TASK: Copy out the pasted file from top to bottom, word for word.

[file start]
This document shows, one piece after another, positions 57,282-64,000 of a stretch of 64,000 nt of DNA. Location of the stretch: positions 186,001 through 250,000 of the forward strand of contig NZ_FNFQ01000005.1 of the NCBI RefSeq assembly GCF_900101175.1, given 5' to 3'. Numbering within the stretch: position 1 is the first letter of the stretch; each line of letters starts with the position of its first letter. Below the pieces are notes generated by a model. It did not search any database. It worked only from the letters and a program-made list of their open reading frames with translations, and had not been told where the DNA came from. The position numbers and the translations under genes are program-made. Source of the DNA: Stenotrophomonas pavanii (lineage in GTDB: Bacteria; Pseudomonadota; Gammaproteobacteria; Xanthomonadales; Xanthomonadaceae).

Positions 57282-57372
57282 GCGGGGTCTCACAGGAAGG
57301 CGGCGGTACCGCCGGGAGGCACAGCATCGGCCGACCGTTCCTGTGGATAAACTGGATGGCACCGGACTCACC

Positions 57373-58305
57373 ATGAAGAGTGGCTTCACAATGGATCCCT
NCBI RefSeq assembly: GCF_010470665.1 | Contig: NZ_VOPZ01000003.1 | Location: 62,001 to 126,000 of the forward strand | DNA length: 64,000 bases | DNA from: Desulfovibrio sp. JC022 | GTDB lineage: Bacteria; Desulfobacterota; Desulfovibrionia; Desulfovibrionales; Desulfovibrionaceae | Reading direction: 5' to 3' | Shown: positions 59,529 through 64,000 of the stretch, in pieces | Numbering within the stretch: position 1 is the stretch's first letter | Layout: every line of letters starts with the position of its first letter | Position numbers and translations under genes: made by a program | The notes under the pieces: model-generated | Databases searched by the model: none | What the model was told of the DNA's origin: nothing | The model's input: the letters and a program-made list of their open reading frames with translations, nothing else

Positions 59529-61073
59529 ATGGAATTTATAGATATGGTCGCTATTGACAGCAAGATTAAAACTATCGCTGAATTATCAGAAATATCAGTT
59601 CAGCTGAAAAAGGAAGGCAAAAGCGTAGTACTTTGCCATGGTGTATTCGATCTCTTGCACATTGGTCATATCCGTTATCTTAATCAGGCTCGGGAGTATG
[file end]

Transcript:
This document shows, one piece after another, positions 57,282-64,000 of a stretch of 64,000 nt of DNA. Location of the stretch: positions 186,001 through 250,000 of the forward strand of contig NZ_FNFQ01000005.1 of the NCBI RefSeq assembly GCF_900101175.1, given 5' to 3'. Numbering within the stretch: position 1 is the first letter of the stretch; each line of letters starts with the position of its first letter. Below the pieces are notes generated by a model. It did not search any database. It worked only from the letters and a program-made list of their open reading frames with translations, and had not been told where the DNA came from. The position numbers and the translations under genes are program-made. Source of the DNA: Stenotrophomonas pavanii (lineage in GTDB: Bacteria; Pseudomonadota; Gammaproteobacteria; Xanthomonadales; Xanthomonadaceae).

Positions 57282-57372
57282 GCGGGGTCTCACAGGAAGG
57301 CGGCGGTACCGCCGGGAGGCACAGCATCGGCCGACCGTTCCTGTGGATAAACTGGATGGCACCGGACTCACC

Positions 57373-58305
57373 ATGAAGAGTGGCTTCACAATGGATCCCT
NCBI RefSeq assembly: GCF_010470665.1 | Contig: NZ_VOPZ01000003.1 | Location: 62,001 to 126,000 of the forward strand | DNA length: 64,000 bases | DNA from: Desulfovibrio sp. JC022 | GTDB lineage: Bacteria; Desulfobacterota; Desulfovibrionia; Desulfovibrionales; Desulfovibrionaceae | Reading direction: 5' to 3' | Shown: positions 59,529 through 64,000 of the stretch, in pieces | Numbering within the stretch: position 1 is the stretch's first letter | Layout: every line of letters starts with the position of its first letter | Position numbers and translations under genes: made by a program | The notes under the pieces: model-generated | Databases searched by the model: none | What the model was told of the DNA's origin: nothing | The model's input: the letters and a program-made list of their open reading frames with translations, nothing else

Positions 59529-61073
59529 ATGGAATTTATAGATATGGTCGCTATTGACAGCAAGATTAAAACTATCGCTGAATTATCAGAAATATCAGTT
59601 CAGCTGAAAAAGGAAGGCAAAAGCGTAGTACTTTGCCATGGTGTATTCGATCTCTTGCACATTGGTCATATCCGTTATCTTAATCAGGCTCGGGAGTATG